On September 13, 2007 four Miami-Dade Police Department officers were shot by a suspect with an AK-47, resulting in the death of one officer, Jose Somohano. Another officer suffered a serious leg injury. The suspect, Shawn Sherwin Labeet, fled the scene but was found in an apartment complex later that day. He was cornered in a poolhouse bathroom by members of Miami-Dade Police Special Response Team (equivalent to SWAT), and was shot and killed when he refused to drop a pistol he was holding.

On the morning of Thursday, January 20, 2011, two Miami-Dade Police officers were shot and killed by a homicide suspect, Johnny Sims. According to Miami-Dade Police Director James Loftus, the MDPD fugitive warrant team were assisting the U.S. Marshals Service in the city of Miami in apprehending the suspect, for whom a murder warrant had been issued. Police arrived at the suspect's mother's house and made contact with a member of the family, when the suspect surprised police by opening fire. Detective Roger Castillo, a 21-year veteran, was shot in the head and died at the scene, and Detective Amanda Haworth, a 23-year veteran, was shot several times and taken to Jackson Memorial Hospital's Ryder Trauma Center in grave condition. She underwent emergency surgery there, but died shortly thereafter. The suspect, Sims, was shot and killed by another detective at the scene.

In December 2019, the Miami-Dade Police Department came under scrutiny after a shootout in Miramar. MDPD officers, as well as police from other agencies, responded to fleeing robbers who carjacked a United Parcel Service van and took the UPS driver hostage. After a car chase, the MDPD killed the two suspects, the UPS driver, and an innocent bystander. The department received criticism for its officers' behavior, which included firing into open traffic and using civilian vehicles for cover.[6] A total of 19 officers fired guns during the shootout, including 15 MDPD officers, 3 Miramar Police Department officers, and 1 Pembroke Pines Police Department officer.[7]


MDPD police station include:[8]

  1. Northwest District Station (Miami Lakes)
  2. Northside District Station (West Little River)
  3. Midwest District Station (Doral)
  4. South District Station (Cutler Ridge)
  5. Kendall District Station (Kendall)
  6. Intracoastal District Station (North Miami Beach)
  7. Airport District Station (Miami International Airport, Florida)
  8. West District Station (The Hammocks)

Contracted municipalities


Breakdown of the makeup of the rank and file of MDPD:

  • Male: 75.58%
  • Female: 24.42%
  • White: 20.02%
  • Hispanic: 58.11%
  • African-American/Black: 20.58%
  • Other: 1.29%

Ranks and insignia[edit]

All rank insignia are worn on the collars of the shirt, except for sergeant, which is worn on each sleeve, below the department patch.

Specialized units[edit]

  • Arson Unit
  • Auto Theft Unit
  • Aviation Unit
  • Bomb Squad
  • Citizens Volunteer Program
  • Communications Bureau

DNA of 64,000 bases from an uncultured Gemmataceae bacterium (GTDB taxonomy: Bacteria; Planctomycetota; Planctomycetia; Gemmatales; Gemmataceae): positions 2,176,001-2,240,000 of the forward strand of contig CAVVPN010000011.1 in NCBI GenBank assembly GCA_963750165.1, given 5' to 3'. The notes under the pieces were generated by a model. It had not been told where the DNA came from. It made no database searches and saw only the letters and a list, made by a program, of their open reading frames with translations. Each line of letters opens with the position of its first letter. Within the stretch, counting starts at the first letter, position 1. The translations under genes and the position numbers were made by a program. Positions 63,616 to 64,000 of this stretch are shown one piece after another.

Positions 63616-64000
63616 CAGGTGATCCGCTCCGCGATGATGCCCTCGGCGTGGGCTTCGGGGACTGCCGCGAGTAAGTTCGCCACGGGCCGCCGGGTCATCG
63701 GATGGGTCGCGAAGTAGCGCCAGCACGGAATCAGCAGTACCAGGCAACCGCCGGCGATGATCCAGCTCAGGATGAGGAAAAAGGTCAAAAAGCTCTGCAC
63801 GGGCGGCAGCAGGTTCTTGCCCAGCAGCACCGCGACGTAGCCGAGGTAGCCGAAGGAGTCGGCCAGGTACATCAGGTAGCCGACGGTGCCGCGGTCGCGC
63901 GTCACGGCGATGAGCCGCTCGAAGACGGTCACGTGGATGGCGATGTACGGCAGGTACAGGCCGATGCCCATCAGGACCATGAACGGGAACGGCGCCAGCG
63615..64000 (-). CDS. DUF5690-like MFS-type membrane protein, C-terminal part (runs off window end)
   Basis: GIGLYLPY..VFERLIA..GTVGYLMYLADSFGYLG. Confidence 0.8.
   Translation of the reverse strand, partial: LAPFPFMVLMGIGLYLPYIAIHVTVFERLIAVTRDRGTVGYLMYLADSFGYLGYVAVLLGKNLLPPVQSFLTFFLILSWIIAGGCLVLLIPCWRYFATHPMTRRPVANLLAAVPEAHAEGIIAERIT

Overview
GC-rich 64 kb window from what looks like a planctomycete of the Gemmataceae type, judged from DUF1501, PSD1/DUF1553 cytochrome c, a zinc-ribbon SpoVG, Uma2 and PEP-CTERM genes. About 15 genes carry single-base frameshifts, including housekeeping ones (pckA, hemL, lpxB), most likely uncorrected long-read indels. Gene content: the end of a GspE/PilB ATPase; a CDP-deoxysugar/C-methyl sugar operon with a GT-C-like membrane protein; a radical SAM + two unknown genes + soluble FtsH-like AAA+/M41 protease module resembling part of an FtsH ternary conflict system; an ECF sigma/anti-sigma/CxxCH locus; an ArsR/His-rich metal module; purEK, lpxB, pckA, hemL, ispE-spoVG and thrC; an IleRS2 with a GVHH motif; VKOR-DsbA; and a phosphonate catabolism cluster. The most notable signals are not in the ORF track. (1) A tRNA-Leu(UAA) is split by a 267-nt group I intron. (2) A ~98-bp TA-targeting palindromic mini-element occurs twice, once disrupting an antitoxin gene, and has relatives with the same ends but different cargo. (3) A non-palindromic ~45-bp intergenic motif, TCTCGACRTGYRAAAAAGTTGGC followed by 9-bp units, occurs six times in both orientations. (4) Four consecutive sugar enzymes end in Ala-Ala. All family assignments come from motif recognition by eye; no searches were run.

• Forensic Services Bureau
  • Crime Stoppers – (305) 471-TIPS
  • Court Services Bureau
  • Drug Abuse Resistance Education
  • Economic Crimes Bureau
  • Warrants Bureau (assists US Marshal Service)
  • General Investigations Unit (G.I.U.)
  • Homeland Security Bureau
  • Homicide Bureau
  • Information Technology Services Bureau (ITSB)
  • Professional Compliance Bureau
  • Marine Patrol
  • Motors Traffic Unit
  • Public Information and Education Bureau
  • Narcotics Bureau
  • Neighborhood Resource Unit (N.R.U.)
  • Organized Crime Section
  • Personnel Management Bureau
  • Police Legal Bureau
  • Property and Evidence Section
  • Public Corruption and Criminal Conspiracy Unit
  • Robbery Bureau
  • Robbery Intervention Detail (RID)
  • Cargo Theft Task Force
  • Street Terror Offender Program (S.T.O.P.)
  • Special Patrol Bureau (Motorcycle, D.U.I. Certified)
  • Special Response Team (S.R.T.)
  • Special Victims Bureau (Sexual Battery & Domestic Crimes)
  • Strategic Policing Operations Response Team (SPORT)
  • Miami-Dade Public Safety Training Institute
  • Underwater Recovery Unit
  • Southeast Regional Domestic Security Task Force

Popular culture[edit]

The department has been depicted in a number of television shows, films, and video games:

See also[edit]


  1. ^ Retrieved March 13, 2019.
  2. ^"Biographies - Alfredo Ramirez III - Director". Miami-Dade County Online Services. Retrieved 2016-04-18.
  3. ^"Miami-Dade Police". Miami-Dade County. Retrieved 2016-04-18.
  4. ^ abc"Analysis of Potential Merger of the Miami-Dade Police Department and the Department of Corrections & Rehabilitation"(PDF). Miami-Dade County (June 2006). 2006-06-30. Archived from the original(PDF) on 2007-08-10. Retrieved 2007-06-16.
  5. ^Tscheschlok, Eric G. (1995). Long Road to Rebellion: Miami's Liberty City Riot of 1968 (MA). Florida Atlantic University.
  6. ^Andrew Boryga, Lisa J. Huriash, Mario Ariza & Tonya Alanez, Did cops in shootout blow it and put lives at risk? Victim's family demands answers., South Florida Sun-Sentinel (December 6, 2019).
  7. ^Ian Margol & Andrea Torres, FDLE's update on probe: 20 officers fire weapons during fatal shooting, WPLG (March 6, 2020).